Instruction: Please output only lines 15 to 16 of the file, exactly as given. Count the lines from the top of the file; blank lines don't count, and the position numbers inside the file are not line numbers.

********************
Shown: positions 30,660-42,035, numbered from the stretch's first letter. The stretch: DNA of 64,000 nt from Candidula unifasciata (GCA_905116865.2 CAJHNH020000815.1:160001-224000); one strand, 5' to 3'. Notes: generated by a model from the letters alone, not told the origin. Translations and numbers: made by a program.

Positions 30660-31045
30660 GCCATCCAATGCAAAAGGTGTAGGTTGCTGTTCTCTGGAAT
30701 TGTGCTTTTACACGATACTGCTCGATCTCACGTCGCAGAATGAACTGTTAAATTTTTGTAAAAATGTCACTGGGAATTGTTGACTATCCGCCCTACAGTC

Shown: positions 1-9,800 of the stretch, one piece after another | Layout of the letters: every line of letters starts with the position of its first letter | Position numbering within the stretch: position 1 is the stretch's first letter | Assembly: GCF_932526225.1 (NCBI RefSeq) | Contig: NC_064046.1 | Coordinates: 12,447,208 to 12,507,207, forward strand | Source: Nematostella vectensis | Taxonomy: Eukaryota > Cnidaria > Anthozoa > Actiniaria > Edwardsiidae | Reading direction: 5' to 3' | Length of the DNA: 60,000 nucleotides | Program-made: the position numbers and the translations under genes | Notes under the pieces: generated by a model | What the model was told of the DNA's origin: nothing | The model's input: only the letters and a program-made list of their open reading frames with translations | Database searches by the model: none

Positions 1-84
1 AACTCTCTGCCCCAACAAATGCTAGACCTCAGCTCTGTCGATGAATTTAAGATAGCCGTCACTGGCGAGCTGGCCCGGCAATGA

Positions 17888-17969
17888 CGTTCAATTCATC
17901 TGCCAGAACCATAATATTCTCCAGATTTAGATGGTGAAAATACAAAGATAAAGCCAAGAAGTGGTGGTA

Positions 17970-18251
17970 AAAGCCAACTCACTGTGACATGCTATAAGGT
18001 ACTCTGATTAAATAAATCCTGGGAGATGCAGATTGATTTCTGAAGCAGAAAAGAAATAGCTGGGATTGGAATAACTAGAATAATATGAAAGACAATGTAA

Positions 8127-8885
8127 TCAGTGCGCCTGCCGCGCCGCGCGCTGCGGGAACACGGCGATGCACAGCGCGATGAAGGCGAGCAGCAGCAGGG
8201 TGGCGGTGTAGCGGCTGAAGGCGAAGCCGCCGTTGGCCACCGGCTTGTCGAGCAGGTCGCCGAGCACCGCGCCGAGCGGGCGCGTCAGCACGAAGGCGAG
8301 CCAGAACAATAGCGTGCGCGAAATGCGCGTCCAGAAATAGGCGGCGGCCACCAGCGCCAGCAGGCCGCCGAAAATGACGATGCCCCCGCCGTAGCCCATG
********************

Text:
8127 TCAGTGCGCCTGCCGCGCCGCGCGCTGCGGGAACACGGCGATGCACAGCGCGATGAAGGCGAGCAGCAGCAGGG
8201 TGGCGGTGTAGCGGCTGAAGGCGAAGCCGCCGTTGGCCACCGGCTTGTCGAGCAGGTCGCCGAGCACCGCGCCGAGCGGGCGCGTCAGCACGAAGGCGAG